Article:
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Fri. May 17th, 2024

The South African Reserve Bank (SARB) is expected to keep the repo rate unchanged at 8.25% on November 23rd and wait until May 2024 before cutting rates. The decision comes as policymakers grapple with the risk of rising inflation and uncertainty over the timing of global rate cuts.

A Reuters poll of 20 economists showed that all respondents believe Singapore’s central bank will leave its main interest rate unchanged next Thursday. South Africa’s central bank left its September repo rate unchanged despite inflation well within its 3-6% target range, citing concerns that deteriorating public finances could exacerbate price pressures.

According to the median forecast of a sample of 13 economists, the RBA is expected to maintain its current policy stance in January and March 2024 before cutting rates by 25 basis points to 8.00% in May. Previous polls had forecast a rate cut in the first quarter.

South African Reserve Bank to keep rates steady

However, there is no clear consensus on the exact timing of the first rate cut, with five economists predicting a cut in May, two predicting a 50 basis point cut and six predicting no change. Of the 10 economists who responded to an additional question, 8 said the greater risk to the timing of the first rate cut by the SARB is that it will come later rather than earlier than they expect.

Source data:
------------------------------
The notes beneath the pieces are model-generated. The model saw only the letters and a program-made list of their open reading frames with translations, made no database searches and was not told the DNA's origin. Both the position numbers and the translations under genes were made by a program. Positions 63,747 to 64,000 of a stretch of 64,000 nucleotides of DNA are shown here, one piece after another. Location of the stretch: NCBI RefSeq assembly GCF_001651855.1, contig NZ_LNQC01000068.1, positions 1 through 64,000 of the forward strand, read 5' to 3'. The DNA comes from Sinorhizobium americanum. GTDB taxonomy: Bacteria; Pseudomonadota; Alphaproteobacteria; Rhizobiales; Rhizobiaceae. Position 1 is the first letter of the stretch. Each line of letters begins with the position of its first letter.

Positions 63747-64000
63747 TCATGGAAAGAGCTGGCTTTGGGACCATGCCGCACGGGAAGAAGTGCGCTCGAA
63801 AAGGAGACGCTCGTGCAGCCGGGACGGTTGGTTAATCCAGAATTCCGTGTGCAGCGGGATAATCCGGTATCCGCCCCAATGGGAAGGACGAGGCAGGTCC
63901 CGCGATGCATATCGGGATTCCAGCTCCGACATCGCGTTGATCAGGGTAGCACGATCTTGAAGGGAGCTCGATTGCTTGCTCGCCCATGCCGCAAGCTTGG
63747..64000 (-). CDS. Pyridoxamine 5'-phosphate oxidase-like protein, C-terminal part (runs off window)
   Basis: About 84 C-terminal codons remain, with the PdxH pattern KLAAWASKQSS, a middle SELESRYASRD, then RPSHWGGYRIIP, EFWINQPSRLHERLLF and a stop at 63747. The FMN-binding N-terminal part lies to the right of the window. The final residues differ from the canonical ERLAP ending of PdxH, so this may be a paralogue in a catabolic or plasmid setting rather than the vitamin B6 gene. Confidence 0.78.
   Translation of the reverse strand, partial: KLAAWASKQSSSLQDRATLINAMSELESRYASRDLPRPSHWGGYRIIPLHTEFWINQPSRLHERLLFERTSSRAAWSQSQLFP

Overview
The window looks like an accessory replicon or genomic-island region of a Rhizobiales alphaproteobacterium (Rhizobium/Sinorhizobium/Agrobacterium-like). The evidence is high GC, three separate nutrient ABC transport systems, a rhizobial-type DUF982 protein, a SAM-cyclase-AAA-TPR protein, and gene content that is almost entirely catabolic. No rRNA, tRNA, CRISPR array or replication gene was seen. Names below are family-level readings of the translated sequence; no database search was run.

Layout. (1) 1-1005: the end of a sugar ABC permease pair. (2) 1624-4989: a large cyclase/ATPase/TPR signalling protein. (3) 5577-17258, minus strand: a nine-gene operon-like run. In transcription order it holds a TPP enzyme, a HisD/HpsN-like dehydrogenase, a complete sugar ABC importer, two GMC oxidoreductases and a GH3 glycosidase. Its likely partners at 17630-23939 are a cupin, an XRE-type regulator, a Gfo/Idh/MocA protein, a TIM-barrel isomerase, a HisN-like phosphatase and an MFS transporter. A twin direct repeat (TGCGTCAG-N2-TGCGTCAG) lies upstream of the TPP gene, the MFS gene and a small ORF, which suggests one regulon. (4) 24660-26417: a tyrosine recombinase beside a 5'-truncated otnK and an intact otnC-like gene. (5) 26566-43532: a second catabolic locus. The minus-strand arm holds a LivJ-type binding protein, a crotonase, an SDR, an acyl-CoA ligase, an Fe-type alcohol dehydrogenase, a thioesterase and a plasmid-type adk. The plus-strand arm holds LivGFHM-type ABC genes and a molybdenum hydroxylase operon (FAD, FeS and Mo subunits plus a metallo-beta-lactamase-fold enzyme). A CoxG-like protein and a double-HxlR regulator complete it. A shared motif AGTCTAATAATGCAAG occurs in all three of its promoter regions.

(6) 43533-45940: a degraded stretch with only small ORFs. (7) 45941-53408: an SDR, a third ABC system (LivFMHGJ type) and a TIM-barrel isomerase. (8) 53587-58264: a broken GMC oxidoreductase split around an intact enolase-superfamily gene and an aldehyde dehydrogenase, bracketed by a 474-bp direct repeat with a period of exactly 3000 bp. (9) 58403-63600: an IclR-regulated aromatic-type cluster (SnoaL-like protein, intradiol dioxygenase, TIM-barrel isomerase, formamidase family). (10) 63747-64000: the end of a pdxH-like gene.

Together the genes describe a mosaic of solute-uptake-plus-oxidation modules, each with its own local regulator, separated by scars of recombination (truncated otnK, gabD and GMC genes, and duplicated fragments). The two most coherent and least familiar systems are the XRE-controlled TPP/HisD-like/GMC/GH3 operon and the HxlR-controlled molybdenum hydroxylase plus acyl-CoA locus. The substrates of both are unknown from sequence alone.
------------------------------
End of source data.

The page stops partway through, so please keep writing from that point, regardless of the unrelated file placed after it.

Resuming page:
The recent cooling of U.S. inflation has triggered market speculation that the Fed may forego further rate hikes and begin cutting rates in May. This could have a domino effect on global central banks, including South Africa’s central bank.

However, some economists have warned that South Africa’s central bank will be wary of easing monetary policy too soon, especially if changes in the global interest rate outlook suggest rates will continue for longer.

“I don’t expect the stance to change next week. Better-than-expected US CPI and PPI data certainly favors my view that we have reached a stable level of local interest rates, along with lower oil prices, a stronger rand, and noteworthy fuel prices likely to fall in early December,” said independent economist Elize Kruger.

Despite the uncertain global interest rate outlook, a Reuters poll suggests that South Africa will cut rates by a further 25 basis points to 7.75% in July or September next year, followed by a further 25 basis points in November. Another 25 basis point cut is expected in early 2025 to 7.00% by the end of the year.

Median inflation is expected to slow to 4.9% next year and 4.6% the year after, both up 0.1 percentage points from last month. This year’s inflation rate is expected to be 5.8%.

Median economic growth for next year is 1.3 percent, 0.1 percentage point higher than in last month’s survey, compared with this year’s estimate of 0.7 percent. Power shortages have hampered business activity in South Africa.

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